Preference voting received a 10-to-1 endorsement from the board, and the coalition now behind preference voting indicates where support may be found for other campaigns. Preference voting has won the key endorsement of the city's Democratic Party and of major groups representing labor, women, Latinos, Asians, African-Americans, environmentalists, seniors, tenants, police officers, and homosexuals. Among other endorsers are Lani Guinier, politicians Jesse Jackson and John Anderson, and leading city Republicans.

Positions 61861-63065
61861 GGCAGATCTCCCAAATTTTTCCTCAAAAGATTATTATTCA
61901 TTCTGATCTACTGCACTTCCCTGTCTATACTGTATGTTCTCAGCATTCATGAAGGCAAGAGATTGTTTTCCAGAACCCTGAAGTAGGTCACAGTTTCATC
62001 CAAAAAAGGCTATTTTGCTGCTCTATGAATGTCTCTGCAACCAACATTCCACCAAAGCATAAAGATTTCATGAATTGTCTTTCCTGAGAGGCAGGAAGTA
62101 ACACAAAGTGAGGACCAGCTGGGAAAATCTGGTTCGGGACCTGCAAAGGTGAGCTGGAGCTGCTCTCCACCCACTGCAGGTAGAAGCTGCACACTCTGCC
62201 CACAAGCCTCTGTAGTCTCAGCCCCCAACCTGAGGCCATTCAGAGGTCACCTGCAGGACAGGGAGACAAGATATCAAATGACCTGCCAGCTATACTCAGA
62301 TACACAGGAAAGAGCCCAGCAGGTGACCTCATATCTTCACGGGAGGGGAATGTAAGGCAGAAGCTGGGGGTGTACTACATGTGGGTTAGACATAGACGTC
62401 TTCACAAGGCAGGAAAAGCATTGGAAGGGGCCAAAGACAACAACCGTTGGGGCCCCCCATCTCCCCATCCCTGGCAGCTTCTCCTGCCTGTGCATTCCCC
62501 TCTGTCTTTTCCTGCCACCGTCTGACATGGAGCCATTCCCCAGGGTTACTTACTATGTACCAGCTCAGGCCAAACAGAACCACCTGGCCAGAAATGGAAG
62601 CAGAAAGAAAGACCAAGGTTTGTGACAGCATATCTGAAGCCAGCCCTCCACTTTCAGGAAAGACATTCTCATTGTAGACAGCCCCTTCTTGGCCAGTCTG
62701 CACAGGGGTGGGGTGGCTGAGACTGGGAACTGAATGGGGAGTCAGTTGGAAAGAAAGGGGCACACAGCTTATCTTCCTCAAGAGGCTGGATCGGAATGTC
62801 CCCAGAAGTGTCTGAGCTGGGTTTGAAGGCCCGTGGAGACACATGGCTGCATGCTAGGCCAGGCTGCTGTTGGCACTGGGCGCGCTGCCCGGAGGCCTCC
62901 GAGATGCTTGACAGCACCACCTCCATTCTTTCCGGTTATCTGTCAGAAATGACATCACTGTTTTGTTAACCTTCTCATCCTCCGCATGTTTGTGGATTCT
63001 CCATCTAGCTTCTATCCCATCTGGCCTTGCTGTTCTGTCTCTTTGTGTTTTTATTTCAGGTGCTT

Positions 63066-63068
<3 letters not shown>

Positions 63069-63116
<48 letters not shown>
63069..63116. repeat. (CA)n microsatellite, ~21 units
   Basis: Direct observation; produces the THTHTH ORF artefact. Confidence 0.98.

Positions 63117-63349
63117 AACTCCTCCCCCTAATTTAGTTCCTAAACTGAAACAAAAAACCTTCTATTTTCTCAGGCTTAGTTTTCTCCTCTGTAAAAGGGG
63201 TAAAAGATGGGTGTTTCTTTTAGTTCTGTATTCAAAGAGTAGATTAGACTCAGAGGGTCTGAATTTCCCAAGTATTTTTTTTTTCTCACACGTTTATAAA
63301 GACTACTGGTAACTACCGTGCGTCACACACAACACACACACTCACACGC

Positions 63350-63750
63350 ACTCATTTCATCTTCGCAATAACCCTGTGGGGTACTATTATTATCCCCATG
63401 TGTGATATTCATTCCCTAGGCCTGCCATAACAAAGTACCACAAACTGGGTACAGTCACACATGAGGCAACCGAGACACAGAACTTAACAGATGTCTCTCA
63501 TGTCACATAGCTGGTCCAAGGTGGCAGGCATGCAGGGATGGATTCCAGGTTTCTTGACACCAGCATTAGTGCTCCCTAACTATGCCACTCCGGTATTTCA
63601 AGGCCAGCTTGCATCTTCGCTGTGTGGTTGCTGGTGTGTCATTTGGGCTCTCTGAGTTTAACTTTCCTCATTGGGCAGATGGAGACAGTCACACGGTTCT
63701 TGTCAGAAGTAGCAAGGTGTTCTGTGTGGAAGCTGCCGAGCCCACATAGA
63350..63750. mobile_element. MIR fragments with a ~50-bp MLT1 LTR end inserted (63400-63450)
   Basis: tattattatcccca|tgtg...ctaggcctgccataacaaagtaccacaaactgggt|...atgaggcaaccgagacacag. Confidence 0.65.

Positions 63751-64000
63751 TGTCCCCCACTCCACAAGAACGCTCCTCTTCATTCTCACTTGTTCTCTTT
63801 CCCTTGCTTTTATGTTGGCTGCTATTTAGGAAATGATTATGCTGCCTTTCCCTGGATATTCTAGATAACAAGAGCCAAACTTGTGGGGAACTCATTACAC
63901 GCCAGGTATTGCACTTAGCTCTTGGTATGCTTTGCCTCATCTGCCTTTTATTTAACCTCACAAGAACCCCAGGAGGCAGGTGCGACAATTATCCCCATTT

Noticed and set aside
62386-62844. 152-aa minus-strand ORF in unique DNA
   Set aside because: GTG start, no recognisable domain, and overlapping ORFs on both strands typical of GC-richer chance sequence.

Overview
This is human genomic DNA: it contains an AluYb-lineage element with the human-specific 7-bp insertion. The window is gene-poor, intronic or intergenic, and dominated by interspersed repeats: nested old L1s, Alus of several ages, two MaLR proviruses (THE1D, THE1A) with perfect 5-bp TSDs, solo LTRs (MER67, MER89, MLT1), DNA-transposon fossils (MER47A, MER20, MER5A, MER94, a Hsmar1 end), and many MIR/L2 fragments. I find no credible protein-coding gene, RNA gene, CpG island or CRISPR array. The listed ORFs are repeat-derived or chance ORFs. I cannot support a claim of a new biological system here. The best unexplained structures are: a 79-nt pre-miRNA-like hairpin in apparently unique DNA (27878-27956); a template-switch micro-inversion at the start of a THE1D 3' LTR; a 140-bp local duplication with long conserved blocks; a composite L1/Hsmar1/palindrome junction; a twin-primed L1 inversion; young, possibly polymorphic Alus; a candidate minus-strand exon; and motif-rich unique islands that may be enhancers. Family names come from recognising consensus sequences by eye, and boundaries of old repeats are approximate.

A win is far from assured, but the near sweep of key endorsements has supporters cautiously optimistic. If preference voting is successfully implemented, San Francisco could become the model for urban reformers. Preference voting could realize the cosmopolitan vision of a city being a dynamic mosaic of overlapping interests and groups that is all the stronger when its diverse communities have realistic access to the making of public policy.
*Rob Richie is executive director of The Center for Voting and Democracy in Washington. Steven Hill is the center's West Coast director, based in San Francisco.